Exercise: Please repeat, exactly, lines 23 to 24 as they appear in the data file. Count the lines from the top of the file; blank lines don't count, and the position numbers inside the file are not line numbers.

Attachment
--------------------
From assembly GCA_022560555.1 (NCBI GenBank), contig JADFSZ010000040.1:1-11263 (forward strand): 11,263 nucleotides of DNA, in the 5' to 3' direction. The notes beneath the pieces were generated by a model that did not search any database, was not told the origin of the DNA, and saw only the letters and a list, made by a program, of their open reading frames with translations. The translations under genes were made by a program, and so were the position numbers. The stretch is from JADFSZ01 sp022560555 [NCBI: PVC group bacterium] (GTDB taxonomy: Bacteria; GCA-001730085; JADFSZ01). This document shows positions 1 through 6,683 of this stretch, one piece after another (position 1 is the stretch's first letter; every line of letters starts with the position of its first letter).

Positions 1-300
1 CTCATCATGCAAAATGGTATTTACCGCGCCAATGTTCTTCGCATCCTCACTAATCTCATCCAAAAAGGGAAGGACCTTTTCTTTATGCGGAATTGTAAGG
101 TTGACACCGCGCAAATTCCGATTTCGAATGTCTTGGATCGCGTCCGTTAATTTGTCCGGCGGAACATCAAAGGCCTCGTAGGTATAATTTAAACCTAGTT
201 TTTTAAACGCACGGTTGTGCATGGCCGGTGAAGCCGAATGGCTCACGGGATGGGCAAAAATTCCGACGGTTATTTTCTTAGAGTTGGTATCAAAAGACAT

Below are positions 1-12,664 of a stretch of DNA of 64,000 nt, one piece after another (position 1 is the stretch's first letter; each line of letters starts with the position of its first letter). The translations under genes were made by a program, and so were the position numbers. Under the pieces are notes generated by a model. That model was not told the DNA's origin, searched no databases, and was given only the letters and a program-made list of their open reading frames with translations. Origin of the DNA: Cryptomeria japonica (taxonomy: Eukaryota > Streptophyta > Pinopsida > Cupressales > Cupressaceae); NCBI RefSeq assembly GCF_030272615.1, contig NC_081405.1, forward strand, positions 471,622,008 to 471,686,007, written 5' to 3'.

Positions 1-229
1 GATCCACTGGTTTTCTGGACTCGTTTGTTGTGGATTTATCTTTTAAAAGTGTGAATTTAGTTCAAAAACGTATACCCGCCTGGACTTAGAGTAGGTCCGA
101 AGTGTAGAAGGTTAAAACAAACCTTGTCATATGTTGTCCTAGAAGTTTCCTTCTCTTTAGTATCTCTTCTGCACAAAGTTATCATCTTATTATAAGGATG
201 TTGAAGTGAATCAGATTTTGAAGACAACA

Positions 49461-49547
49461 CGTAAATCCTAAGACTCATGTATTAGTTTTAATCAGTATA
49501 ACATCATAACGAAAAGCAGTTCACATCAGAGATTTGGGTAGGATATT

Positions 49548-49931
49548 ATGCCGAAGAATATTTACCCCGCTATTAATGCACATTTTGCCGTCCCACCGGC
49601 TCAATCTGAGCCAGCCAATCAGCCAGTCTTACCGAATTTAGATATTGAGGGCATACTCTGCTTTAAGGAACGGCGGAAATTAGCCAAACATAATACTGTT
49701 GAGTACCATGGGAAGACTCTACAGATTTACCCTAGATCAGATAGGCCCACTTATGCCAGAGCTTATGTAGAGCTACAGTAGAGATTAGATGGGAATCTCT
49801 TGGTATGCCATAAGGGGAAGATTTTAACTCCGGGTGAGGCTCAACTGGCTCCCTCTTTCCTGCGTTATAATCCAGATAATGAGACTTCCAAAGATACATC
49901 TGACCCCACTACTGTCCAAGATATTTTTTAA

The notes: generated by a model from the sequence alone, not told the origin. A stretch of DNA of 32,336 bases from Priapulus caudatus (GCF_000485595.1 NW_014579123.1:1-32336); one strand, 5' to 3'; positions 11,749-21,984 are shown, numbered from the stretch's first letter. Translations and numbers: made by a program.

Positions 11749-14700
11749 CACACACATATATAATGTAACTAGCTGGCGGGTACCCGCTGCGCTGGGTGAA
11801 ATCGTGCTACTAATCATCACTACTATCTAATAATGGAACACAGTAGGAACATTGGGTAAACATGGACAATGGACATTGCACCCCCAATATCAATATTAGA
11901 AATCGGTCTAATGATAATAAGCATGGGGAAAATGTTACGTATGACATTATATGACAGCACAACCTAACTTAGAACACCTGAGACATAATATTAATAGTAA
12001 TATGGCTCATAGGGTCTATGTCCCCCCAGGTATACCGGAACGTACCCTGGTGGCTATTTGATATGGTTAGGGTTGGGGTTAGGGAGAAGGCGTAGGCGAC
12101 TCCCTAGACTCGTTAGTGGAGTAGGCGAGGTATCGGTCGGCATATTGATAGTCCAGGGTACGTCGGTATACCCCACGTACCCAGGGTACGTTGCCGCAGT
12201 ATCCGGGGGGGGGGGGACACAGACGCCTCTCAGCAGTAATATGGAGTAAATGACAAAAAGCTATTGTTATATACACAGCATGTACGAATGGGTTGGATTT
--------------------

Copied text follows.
11801 ATCGTGCTACTAATCATCACTACTATCTAATAATGGAACACAGTAGGAACATTGGGTAAACATGGACAATGGACATTGCACCCCCAATATCAATATTAGA
11901 AATCGGTCTAATGATAATAAGCATGGGGAAAATGTTACGTATGACATTATATGACAGCACAACCTAACTTAGAACACCTGAGACATAATATTAATAGTAA